We have a problem. According to PwC, the average gender pay gap in real estate improved by 3.8% in the newly reported 2018 figures but the sector continues to have one of the highest pay gaps among all UK industries at 28%.
However, the data only tells part of the story, and reporting the gap might even be negatively – and unfairly – affecting the view of how many equally paid women there are in our workplaces. I suspect that, as well as a gender pay gap, there is a ‘perception gap’.
Talking to former colleagues – a small group of men – we discussed their company’s newly reported gender pay gap figures. The results were disappointing to them and their female colleagues because the figures were at odds with their personal experience.
To quote: “I’m surrounded by senior women in our business who lead and hold the power to make decisions.”
So is gender pay gap reporting a true reflection of how women are represented in our businesses? Probably not.
With each year, the pressure to close the gender pay gap will only intensify
Firstly, the way the numbers are reported are far from perfect. It allows some companies to show that their problem is not as bad as it is in reality, while others are not able to promote positive progress.
For example, in partnerships, equity partners’ pay is not required to be reported in the figures. Alternatively, if you take bonus figures, for example, they do not allow for part-time measurement, where there is a good story.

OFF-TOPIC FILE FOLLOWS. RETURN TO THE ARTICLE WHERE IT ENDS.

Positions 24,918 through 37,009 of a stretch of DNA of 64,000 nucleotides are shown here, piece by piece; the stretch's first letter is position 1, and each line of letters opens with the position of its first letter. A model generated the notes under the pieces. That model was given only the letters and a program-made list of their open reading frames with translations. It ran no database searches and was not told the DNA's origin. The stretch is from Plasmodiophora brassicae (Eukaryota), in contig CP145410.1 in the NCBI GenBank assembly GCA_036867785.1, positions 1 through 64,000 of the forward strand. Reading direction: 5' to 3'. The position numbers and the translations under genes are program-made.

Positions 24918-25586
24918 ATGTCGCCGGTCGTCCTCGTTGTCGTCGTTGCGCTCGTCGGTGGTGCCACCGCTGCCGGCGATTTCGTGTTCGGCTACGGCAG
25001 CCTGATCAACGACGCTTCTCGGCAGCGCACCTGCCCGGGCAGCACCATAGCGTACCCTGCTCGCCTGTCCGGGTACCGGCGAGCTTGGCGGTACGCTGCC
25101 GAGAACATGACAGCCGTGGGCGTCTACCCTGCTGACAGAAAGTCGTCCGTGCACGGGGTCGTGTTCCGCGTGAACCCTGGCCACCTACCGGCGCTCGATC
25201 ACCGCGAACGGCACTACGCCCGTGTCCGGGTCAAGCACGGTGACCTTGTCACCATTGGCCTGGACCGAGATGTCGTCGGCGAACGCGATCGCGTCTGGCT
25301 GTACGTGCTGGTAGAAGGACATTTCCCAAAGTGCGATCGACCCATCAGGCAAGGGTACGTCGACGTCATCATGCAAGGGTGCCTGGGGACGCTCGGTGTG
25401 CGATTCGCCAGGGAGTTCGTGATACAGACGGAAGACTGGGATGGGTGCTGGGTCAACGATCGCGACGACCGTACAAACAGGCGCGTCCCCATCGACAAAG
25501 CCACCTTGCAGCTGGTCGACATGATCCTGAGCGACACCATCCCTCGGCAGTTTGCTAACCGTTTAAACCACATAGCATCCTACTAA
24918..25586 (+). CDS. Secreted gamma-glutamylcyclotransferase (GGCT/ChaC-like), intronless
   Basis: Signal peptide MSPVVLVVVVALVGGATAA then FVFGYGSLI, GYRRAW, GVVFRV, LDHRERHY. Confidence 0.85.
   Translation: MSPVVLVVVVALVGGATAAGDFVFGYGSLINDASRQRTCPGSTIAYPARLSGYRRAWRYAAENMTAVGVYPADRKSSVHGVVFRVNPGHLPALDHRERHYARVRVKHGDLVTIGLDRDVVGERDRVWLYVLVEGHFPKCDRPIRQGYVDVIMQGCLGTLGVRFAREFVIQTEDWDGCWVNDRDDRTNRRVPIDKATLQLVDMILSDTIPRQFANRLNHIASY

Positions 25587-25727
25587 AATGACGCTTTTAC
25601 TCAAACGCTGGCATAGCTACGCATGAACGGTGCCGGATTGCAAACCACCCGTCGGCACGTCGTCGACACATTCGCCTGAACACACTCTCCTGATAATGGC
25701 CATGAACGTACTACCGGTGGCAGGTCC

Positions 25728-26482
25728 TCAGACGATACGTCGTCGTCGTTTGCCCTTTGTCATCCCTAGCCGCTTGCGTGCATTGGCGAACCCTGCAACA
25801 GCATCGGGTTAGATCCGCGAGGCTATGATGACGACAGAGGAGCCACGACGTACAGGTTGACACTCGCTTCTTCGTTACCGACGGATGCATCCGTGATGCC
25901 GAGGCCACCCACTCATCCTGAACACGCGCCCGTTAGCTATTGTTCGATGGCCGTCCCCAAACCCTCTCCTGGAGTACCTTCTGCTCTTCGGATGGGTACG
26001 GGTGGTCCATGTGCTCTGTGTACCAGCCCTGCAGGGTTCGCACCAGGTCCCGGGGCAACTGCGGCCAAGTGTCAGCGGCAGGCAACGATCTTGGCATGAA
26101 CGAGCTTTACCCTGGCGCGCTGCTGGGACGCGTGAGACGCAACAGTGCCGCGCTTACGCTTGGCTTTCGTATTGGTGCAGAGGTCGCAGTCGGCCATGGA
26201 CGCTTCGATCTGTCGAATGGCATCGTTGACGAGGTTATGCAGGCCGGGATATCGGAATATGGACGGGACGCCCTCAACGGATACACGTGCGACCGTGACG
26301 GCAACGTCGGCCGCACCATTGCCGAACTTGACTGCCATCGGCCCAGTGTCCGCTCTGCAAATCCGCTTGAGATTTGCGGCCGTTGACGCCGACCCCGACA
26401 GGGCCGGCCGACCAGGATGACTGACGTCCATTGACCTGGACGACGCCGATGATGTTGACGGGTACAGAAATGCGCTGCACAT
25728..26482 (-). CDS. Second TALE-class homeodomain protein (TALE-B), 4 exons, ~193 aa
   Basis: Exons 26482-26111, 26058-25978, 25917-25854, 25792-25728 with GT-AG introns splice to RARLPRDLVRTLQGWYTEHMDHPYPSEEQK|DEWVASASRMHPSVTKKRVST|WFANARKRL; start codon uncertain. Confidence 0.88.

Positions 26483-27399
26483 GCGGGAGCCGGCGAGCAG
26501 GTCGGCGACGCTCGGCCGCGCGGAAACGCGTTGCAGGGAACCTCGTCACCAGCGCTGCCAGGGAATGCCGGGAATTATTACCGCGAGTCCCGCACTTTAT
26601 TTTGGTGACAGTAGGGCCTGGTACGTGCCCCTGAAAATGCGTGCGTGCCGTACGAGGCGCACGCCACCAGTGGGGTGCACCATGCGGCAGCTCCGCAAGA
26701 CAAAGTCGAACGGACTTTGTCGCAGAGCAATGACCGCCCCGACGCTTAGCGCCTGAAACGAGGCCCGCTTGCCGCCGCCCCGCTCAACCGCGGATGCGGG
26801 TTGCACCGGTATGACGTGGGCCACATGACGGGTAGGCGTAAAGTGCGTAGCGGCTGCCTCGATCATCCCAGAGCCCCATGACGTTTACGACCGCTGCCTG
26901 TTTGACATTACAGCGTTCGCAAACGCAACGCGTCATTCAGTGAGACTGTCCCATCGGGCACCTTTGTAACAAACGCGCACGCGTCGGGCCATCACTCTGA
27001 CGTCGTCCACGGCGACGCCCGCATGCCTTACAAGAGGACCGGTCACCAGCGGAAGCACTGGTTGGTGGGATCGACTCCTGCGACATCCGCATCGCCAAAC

All that being said, I do believe gender pay gap reporting is increasing transparency by shining a light on the problem.
It tells a powerful story about the prejudices that continue to exist in our sector and highlights the work that still needs to be done to change the historical norms that we are biased to believe will always be this way. This direction of travel is vital.
We need to feed the pipeline of women into senior roles so they can gain the experience to run our property companies.
We need to recognise that this means growing and retaining women in the highest-paid revenue-generating and value-creation areas of our businesses because history will show that these are where our leaders come from.
Our pipeline is leaking and it is in these critical areas that we are not retaining our female talent. Not sure where to start? Look at your data, figure out where your problem is, cascade the message as a business priority, set targets and make people accountable.
If developing this homegrown talent takes too long, we can also recruit from outside the industry. Real estate businesses today need innovation, tech solutions, financial acumen and customer service skills, none of which are born out of a chartered surveying qualification. We also know that leadership skills at senior and C-suite levels are transferable across sectors and, quite frankly, we need a fresh approach.
Gender pay gap reporting is not going away and, if anything, with each year, the pressure to close the gap will only intensify. The more progress we can make together across the sector, the better our reputation as a whole.
Kaela Fenn-Smith is managing director of Real Estate Balance